With the fall last weekend of the northern Mali garrison town of Tessalit, and its airstrip, to Tuareg secessionist forces, U.S. counter-terror policy in Africa is dealt a stunning setback. A USAF airlift brought supplies on February 14 to the besieged town, which reportedly was overwhelmed by a column of Tuareg fighters in early February only to be retaken by a Mali Defense Forces (MDF) column a few days later, which then found itself – with the military families – surrounded by a more numerous and better armed rebel detachment. Bu there are no reports of further U.S. involvement.
Mali is a lynchpin of U.S. strategy in the region. This defeat, qualified by the Tuareg as a rout and by the Malian government as an orderly tactical retreat, is certain to cause consternation in at least some corridors of Washington, which for the most part does not know where Mali is.
The State Department and AFRICOM (U.S. Army Africa Command) were silent on the implications of last week’s event other than to reassert support for Mali’s liberal political and economic reforms.
Regional observers, as well as spokesmen for the competing forces, remain sharply divided regarding the significance of the battle for Tessalit, whose military base and airstrip give it a strategic significance in the continuing low-level conflicts for the control of the southern Sahara. The Tuareg MNLA (from the French acronym for the Mouvement National de Liberation de l’Anawad) insist they are a secular movement concerned with liberating their “colonized” homeland, defined as the northern third of Mali and possibly some real estate in neighboring Niger to the east, Mauritania to the west, and Algeria to the north. The Mali government claims the MNLA is a small group of “armed bandits,” not representative of the Tuareg, who have made common cause with Salafists and ordinary gangsters who have used the southern Sahara as a sanctuary for many years.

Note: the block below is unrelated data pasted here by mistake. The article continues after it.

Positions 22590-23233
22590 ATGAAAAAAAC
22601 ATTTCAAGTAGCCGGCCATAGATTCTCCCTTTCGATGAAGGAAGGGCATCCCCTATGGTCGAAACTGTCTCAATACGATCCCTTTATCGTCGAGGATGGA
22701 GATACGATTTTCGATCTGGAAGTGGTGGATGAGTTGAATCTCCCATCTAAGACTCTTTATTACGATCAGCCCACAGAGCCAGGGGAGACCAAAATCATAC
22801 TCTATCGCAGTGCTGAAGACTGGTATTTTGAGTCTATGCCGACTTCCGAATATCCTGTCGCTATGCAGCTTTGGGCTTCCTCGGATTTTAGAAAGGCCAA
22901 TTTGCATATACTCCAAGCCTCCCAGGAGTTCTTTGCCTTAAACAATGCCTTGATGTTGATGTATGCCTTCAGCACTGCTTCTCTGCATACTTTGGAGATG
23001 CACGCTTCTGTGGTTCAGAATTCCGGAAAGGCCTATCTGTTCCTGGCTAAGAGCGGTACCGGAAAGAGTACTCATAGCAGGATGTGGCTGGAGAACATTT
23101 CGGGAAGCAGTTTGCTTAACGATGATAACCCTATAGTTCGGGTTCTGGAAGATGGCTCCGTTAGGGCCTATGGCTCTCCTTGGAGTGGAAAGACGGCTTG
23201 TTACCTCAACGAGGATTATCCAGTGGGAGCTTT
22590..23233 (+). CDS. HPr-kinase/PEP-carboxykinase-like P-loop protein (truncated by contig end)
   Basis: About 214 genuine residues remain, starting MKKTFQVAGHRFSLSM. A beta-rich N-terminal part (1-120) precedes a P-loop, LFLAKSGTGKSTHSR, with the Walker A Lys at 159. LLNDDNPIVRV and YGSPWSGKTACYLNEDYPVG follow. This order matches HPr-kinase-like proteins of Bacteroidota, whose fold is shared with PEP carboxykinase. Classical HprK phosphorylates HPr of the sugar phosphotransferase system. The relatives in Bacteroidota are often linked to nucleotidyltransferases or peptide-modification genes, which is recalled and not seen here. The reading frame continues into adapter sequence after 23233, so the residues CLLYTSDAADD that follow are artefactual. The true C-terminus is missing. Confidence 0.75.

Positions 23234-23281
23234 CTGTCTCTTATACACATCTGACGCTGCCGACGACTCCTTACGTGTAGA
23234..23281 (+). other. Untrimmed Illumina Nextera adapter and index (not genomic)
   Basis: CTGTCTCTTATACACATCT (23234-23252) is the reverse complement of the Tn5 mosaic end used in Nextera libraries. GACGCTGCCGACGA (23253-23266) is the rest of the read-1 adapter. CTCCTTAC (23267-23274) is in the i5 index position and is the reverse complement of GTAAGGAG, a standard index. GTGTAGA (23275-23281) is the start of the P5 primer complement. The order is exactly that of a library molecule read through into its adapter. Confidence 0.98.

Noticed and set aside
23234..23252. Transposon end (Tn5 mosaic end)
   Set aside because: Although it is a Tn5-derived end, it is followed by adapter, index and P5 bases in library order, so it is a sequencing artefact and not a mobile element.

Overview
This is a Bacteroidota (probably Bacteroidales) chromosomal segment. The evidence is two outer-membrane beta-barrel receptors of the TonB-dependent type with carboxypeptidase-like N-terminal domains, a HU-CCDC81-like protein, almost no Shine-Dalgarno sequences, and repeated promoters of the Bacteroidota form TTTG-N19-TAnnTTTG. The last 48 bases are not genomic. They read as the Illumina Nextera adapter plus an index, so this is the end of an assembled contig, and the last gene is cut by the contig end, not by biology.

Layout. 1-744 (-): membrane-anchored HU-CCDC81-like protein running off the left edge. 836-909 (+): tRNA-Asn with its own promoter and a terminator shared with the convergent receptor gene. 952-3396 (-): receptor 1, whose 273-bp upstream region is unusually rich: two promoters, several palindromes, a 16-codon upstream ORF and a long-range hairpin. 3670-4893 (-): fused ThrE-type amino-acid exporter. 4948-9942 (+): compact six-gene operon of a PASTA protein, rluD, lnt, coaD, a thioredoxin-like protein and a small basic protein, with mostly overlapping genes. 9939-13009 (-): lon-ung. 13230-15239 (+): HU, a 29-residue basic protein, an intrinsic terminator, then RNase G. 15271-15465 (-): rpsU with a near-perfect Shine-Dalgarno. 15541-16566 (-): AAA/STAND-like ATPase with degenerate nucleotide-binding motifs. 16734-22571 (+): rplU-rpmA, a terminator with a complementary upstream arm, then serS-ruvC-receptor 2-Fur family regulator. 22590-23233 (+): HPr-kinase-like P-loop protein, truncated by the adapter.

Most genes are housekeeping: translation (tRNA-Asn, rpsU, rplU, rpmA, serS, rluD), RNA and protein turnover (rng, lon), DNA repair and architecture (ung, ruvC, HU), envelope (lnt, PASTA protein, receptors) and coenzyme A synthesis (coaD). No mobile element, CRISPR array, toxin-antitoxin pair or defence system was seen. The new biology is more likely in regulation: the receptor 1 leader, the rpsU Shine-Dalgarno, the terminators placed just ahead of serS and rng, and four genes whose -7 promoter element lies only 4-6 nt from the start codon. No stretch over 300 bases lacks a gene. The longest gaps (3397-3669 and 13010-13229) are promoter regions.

Governments of neighboring countries are divided in the correct approach to take to the Tuareg question, some, notably Mauritania’s, preferring to make a sharp distinction between the Tuareg and the Salafist organizations, particularly the AQIM (al Qaeda in the Islamic Maghreb), a column of whose fighters reportedly was found in northern Mali and pulverized by the Mauritanian air force a few days ago. The Algerians and Nigeriens lean toward negotiations with the Tuareg which would take account of their grievances. This has been the position of Mali’s president, Amadou Toumani Toure, but both the Tuareg and his own hard-liners accuse him of having in practice let the situation drift, giving their opportunity to Tuareg activists demanding full secession.
Although Mali has a long history of unrest in its wild north, it is impossible not to worry that the conjunction of armed conflicts across the Sahel, including notably the extreme violence in Nigeria’s northern states, signals something more than a dress rehearsal for the opening of a broad new front in the global wars of revolutionary Islam, wars that are directed as much against Muslim populations in fragile societies as against the West.